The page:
Bad Wolf's textual structure should remind us of the serial mystery format of so many web narratives. The site teases out a series of clues (images, snatches of dialogue), which are inexplicable (so far) references to the titular lupine. They are decontextualized from their episodes, at least in the ones I've seen so far - graffitti on the Tardis, which has nothing to do with that particular alien invasion plot, for example. We're encourage to compose another pattern, which cuts across these texts, constituting another narrative - which, presumably, is to be embedded in some later televised episode.
This is alternate reality game territory, where we treat all documents and environments with suspicion, looking for pattern pieces to extract and accrue to our own plots. There is also a budding distributed interpretive community, where puzzle-solvers share information. It's based on blogs where posts noted the pattern, then garnered comments, such as the sites of Matthew Newman and Behind the Sofa Again. Has the ARG paradigm progressed further into marketing?
Because it relies on tv shows - or, put another way, because of the serial nature of its referential contents - the Bad Wolf site is somewhat bloglike, reminding us of blog mysteries, like Dionaea House. The audience is situated in time, looking forward to the staggered release of new pieces in the mystery. Those who can see the shows on BBC TV follow the broadcast sequence; the rest of us cobble together watching based on torrent seeds and downloads. We watch each release, much as did the readerships of Collins and Dickens, anticipating further developments. Has the blog textual concept now reached across other media?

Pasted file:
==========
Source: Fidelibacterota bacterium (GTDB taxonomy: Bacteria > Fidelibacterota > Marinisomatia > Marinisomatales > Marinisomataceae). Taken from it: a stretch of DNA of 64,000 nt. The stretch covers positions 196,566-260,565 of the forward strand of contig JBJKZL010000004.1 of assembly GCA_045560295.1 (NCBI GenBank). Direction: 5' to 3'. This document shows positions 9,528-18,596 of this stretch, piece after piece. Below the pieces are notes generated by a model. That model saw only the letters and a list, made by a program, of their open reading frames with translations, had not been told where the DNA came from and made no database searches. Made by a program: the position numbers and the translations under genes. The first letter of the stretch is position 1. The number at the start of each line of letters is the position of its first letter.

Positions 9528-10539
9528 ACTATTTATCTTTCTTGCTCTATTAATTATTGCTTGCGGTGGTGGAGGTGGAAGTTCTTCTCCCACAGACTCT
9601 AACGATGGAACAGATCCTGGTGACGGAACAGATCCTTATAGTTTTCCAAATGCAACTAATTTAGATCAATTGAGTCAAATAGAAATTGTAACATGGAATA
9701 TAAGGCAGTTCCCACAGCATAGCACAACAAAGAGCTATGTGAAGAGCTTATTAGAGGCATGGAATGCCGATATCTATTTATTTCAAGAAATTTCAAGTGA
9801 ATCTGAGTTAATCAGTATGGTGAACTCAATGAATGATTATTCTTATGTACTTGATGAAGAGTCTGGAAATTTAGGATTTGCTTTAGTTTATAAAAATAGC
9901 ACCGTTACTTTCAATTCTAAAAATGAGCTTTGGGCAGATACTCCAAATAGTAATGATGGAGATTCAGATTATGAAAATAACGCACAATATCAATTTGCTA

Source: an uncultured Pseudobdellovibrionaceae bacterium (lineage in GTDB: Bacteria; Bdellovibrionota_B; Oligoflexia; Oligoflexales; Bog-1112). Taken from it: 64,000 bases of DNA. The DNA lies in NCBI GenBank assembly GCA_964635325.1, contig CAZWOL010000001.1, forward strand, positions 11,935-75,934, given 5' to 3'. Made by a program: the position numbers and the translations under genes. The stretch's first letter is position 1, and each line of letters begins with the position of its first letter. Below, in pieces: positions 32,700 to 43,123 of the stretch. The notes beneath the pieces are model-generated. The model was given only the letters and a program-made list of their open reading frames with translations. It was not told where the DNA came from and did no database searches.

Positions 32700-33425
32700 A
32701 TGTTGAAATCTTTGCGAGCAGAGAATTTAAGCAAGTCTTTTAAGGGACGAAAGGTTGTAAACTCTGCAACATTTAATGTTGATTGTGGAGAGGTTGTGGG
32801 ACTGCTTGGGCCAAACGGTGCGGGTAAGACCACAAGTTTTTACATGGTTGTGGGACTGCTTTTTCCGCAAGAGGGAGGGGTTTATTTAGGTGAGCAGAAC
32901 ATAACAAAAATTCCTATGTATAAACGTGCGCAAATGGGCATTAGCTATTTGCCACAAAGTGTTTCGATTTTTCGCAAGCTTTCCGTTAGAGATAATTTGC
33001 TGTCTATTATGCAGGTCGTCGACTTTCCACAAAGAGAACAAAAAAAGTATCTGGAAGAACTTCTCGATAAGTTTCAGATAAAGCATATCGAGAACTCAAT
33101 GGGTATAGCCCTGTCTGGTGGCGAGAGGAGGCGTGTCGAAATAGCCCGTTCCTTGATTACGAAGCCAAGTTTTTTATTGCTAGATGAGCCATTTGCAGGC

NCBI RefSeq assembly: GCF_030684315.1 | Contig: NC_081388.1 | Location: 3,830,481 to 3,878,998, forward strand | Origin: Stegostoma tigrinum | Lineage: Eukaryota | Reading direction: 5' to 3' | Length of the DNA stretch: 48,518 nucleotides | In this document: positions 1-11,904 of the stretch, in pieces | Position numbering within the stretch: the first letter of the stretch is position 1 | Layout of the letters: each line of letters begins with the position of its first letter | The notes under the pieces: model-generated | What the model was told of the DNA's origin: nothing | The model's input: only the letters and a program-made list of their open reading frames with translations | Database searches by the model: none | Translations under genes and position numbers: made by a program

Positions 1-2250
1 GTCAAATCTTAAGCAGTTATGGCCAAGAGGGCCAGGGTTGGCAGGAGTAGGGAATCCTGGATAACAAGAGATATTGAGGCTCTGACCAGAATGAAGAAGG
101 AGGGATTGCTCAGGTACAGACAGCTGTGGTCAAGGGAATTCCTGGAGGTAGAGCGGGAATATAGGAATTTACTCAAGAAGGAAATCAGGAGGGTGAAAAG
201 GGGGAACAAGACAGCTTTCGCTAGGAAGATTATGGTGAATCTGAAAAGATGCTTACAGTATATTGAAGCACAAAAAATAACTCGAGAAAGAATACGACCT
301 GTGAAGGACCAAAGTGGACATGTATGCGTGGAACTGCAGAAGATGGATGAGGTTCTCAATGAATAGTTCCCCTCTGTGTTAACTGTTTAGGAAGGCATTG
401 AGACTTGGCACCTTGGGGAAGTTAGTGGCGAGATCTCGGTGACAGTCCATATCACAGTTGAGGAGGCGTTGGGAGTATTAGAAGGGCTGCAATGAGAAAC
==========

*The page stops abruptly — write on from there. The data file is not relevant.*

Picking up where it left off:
The Wolf's disclaimer page has further treats, like some hidden text (hint: it's an old HTML trick), and the arch sarcasm of:
This website has been made by the BBC. It is placed on the Internet.The Internet is an information superhighway based on the sharing of information between computers using wires. The Internet is used by kind permission of GeoComtex.
(Geocomtext claims to be a fake site, too. It also sports "Lupus and Nocens" products. I'm reminded of last year's great Matrix alternate reality game, which started with a similarly cheery corporate website)